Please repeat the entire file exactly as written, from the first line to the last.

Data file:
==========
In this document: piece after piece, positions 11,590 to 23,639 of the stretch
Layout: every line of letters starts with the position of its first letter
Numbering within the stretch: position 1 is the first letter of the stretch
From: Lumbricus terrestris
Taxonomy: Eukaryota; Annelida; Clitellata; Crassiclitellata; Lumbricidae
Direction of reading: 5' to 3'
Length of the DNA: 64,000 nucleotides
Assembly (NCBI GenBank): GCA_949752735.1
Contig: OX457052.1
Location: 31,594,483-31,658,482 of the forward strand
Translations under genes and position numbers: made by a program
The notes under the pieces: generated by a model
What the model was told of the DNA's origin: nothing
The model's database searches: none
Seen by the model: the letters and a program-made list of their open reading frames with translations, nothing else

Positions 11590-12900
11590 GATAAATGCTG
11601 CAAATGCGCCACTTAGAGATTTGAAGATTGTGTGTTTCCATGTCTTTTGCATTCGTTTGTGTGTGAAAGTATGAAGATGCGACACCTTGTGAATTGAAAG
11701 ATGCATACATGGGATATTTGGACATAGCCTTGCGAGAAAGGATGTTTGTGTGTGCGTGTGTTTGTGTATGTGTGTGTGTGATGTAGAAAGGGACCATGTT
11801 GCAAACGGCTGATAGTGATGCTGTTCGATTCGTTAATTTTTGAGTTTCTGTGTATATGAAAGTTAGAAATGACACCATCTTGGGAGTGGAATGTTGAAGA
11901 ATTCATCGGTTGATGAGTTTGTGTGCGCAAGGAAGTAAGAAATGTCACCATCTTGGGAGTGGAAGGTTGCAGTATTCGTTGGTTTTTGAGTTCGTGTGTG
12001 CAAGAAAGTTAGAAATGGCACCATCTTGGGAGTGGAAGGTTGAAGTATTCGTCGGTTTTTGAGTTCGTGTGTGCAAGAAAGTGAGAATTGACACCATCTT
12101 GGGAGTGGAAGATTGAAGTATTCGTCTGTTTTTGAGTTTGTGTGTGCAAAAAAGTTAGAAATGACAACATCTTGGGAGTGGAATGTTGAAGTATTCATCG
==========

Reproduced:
In this document: piece after piece, positions 11,590 to 23,639 of the stretch
Layout: every line of letters starts with the position of its first letter
Numbering within the stretch: position 1 is the first letter of the stretch
From: Lumbricus terrestris
Taxonomy: Eukaryota; Annelida; Clitellata; Crassiclitellata; Lumbricidae
Direction of reading: 5' to 3'
Length of the DNA: 64,000 nucleotides
Assembly (NCBI GenBank): GCA_949752735.1
Contig: OX457052.1
Location: 31,594,483-31,658,482 of the forward strand
Translations under genes and position numbers: made by a program
The notes under the pieces: generated by a model
What the model was told of the DNA's origin: nothing
The model's database searches: none
Seen by the model: the letters and a program-made list of their open reading frames with translations, nothing else

Positions 11590-12900
11590 GATAAATGCTG
11601 CAAATGCGCCACTTAGAGATTTGAAGATTGTGTGTTTCCATGTCTTTTGCATTCGTTTGTGTGTGAAAGTATGAAGATGCGACACCTTGTGAATTGAAAG
11701 ATGCATACATGGGATATTTGGACATAGCCTTGCGAGAAAGGATGTTTGTGTGTGCGTGTGTTTGTGTATGTGTGTGTGTGATGTAGAAAGGGACCATGTT
11801 GCAAACGGCTGATAGTGATGCTGTTCGATTCGTTAATTTTTGAGTTTCTGTGTATATGAAAGTTAGAAATGACACCATCTTGGGAGTGGAATGTTGAAGA
11901 ATTCATCGGTTGATGAGTTTGTGTGCGCAAGGAAGTAAGAAATGTCACCATCTTGGGAGTGGAAGGTTGCAGTATTCGTTGGTTTTTGAGTTCGTGTGTG
12001 CAAGAAAGTTAGAAATGGCACCATCTTGGGAGTGGAAGGTTGAAGTATTCGTCGGTTTTTGAGTTCGTGTGTGCAAGAAAGTGAGAATTGACACCATCTT
12101 GGGAGTGGAAGATTGAAGTATTCGTCTGTTTTTGAGTTTGTGTGTGCAAAAAAGTTAGAAATGACAACATCTTGGGAGTGGAATGTTGAAGTATTCATCG